Find Cheap Options for Effective Crash Protection Using Crash Regressions

Posted on May 26, 2020 by Robot James
2 comments
872 Views

One way we can quantify a stock’s movement relative to the market index is by calculating its “beta” to the market.

To calculate the beta of MSFT to SPY (for example) we:

  • calculate daily MSFT returns and daily SPY returns
  • align the returns with one another
  • regress MSFT returns against SPY returns.

This shows the procedure, graphically:

library(tidyverse)
library(ggpmisc)

msftspyreturns %>% 
  ggplot(aes(x = spy_returns, y = stock_returns, color = date)) + 
    geom_point() +
    geom_smooth(method = 'lm', formula = 'y ~ x', color = 'red') +
    stat_poly_eq(aes(label = stat(eq.label)), formula = 'y ~ x', parse = TRUE) +
    ggtitle('Stock returns vs SPY returns')

The formula in the top left shows the slope of the linear regression is 1.08. So we’d say that we have estimated the beta of MSFT to be 1.08.

To make this estimation we used all available daily return observations back to 2000.

But we don’t have to… 

If we’re looking to buy “out of the money” put options for crash protection then we’re really just interested in the behaviour of the stock during severe market downside.

So, following Paul Willmott’s Crashmetrics approach, we might choose to only do the regression on days when SPY decreased by more than 4.5%.

msftspyreturns %>%
 filter(spy_returns < -0.045) %>%
  ggplot(aes(x = spy_returns, y = stock_returns, color = date)) + 
    geom_point() +
    geom_smooth(method = 'lm', formula = 'y ~ x', color = 'red') +
    stat_poly_eq(aes(label = stat(eq.label)), formula = 'y ~ x', parse = TRUE) +
    ggtitle('Stock returns vs SPY returns for SPY decline larger than -4.5%')

In this analysis, we’ve concentrated only on extreme negative returns.

We estimate the beta of MSFT under crash conditions to be 1.1, which is slightly higher than the estimation for the full sample.

Historically, MSFT has traded similarly with respect to the market index in market crash conditions as it does in more benign times. It’s probably a reasonable choice for buying put options for crash protection.

 

But, what if we could find stocks that had a high beta to the index during big down days, but lower betas during more benign market moves?

Buying put options in these stocks may get us good protection in a crash, for a reasonable price.

For each current S&P 500 constituent we will calculate the beta to SPY ETF returns for:

  • all available daily observations
  • days in which SPY declined more than 4.5%
library(broom)

full_betas <- spx_returns %>%
  inner_join(select(SPY_returns, date, spy_returns = c2c_returns_simple), by = 'date') %>%
  group_by(ticker) %>%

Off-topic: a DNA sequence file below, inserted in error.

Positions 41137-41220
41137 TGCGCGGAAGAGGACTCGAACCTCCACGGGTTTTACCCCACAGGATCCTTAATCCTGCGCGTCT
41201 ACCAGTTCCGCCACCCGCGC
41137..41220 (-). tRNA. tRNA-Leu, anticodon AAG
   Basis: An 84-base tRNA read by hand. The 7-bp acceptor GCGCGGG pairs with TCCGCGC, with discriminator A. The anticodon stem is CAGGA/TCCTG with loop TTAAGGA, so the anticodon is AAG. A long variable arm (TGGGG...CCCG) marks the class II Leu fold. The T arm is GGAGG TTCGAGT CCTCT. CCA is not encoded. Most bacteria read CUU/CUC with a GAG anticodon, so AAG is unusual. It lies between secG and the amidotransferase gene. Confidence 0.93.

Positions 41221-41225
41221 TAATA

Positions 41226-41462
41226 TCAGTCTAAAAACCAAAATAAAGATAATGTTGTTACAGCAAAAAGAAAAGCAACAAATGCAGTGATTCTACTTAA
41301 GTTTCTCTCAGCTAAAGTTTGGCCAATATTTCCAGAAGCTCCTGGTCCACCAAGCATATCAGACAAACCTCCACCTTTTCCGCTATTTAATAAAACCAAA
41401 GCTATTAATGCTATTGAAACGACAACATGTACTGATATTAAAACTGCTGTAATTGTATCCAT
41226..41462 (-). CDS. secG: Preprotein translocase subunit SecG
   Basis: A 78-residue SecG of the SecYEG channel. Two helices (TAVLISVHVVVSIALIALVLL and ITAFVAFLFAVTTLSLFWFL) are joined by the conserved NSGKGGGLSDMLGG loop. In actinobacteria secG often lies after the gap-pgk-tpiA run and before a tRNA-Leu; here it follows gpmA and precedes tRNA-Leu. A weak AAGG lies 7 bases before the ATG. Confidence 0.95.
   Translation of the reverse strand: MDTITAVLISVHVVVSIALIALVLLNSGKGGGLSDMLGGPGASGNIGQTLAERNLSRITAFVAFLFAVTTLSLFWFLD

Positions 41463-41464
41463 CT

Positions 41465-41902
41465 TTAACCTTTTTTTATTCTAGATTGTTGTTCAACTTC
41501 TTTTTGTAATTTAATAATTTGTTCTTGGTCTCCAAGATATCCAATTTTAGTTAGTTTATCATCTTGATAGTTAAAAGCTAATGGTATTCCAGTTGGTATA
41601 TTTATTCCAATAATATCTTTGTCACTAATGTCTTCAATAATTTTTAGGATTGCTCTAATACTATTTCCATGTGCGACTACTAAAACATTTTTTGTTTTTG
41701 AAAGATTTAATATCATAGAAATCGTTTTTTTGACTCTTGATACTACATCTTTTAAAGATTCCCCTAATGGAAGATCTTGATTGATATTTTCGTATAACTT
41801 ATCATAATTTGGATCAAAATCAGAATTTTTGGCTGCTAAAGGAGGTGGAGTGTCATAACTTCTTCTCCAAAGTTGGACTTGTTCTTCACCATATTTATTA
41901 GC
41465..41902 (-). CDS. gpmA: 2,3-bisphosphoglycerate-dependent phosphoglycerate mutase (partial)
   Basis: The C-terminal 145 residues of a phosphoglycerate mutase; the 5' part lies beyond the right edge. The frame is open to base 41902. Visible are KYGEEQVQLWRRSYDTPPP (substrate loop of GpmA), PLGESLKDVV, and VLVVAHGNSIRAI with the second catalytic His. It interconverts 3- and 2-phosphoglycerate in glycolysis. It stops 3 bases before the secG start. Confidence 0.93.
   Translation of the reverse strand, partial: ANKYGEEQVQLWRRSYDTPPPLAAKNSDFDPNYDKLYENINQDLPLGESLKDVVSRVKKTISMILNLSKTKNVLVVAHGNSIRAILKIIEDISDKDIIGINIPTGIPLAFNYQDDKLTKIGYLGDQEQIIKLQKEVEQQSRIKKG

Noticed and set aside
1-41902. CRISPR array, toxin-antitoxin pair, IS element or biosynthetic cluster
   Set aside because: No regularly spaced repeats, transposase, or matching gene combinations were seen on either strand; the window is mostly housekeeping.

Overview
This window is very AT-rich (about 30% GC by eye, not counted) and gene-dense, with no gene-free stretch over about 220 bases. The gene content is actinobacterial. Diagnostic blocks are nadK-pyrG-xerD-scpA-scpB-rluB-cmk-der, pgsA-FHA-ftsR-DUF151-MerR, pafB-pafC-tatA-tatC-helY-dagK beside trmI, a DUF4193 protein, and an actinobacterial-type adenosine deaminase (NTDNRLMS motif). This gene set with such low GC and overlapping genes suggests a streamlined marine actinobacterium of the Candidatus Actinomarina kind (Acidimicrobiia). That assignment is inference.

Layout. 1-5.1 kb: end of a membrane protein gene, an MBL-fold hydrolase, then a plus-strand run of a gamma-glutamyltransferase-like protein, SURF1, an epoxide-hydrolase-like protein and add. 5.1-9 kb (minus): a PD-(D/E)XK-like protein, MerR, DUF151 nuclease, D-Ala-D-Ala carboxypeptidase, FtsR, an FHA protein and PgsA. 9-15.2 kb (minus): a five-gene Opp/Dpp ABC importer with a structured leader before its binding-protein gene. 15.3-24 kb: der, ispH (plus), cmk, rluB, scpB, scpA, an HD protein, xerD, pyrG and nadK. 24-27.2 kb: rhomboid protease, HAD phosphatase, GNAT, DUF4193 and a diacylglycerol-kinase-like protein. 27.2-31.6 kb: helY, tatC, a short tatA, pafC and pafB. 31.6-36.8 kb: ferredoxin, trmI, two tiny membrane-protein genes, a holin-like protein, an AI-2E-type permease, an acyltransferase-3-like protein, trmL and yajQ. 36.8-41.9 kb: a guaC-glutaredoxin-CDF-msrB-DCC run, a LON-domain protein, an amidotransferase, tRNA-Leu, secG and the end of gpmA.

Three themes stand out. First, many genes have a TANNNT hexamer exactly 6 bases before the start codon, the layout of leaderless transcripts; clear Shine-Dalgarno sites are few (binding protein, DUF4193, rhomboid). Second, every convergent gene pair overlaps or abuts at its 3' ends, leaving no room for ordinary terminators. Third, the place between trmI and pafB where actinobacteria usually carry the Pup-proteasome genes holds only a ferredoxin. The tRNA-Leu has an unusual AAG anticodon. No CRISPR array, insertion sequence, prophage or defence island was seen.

group_modify(~ broom::tidy(lm(c2c_returns_simple ~ spy_returns, data = .x))) %>%
  filter(term == 'spy_returns') %>%
  select(ticker, beta = estimate)

crash_betas <- spx_returns %>%
  inner_join(select(SPY_returns, date, spy_returns = c2c_returns_simple), by = 'date') %>%
  filter(spy_returns <= 0.045) %>%
  group_by(ticker) %>%
  group_modify(~ broom::tidy(lm(c2c_returns_simple ~ spy_returns, data = .x))) %>%
  filter(term == 'spy_returns') %>%
  select(ticker, beta = estimate)

We’re most interested in stocks which have relatively high betas in crash times and lower betas in normal times…

Next we:

  • calculate convexity as the difference between the crash beta coefficient and the full sample coefficient for each stock
  • sort by convexity descending.

This gives us a shortlist of stocks to look at as candidates to buy put options as portfolio crash protection.

Let’s look at WYNN, the casino and hotel company:

With the limited data we have available (we threw out most of our data!) it appears we may get effective downside protection by buying WYNN puts.

You might debate whether to force the regression to go through the intercept – we chose not to, but I could argue both points.

You might use this kind of screen in conjunction with other factors which are predictive of option value, to find cheap portfolio hedges.

The Google Sheets document below lists all data for the S&P 500 as at 25/5/2020:

If you liked this you’ll probably like these too…

How to Hedge a Portfolio with Put Options

How to Find Cheap Options to Buy and Expensive Options to Sell

How To Get Historical S&P 500 Constituents Data For Free

 

(2) Comments

JayB
May 27, 2020 at 11:33 pm

I really enjoy your work. Thank you very much for sharing

May 29, 2020 at 3:04 pm

Thanks Jay! Appreciate that mate.

Leave a Comment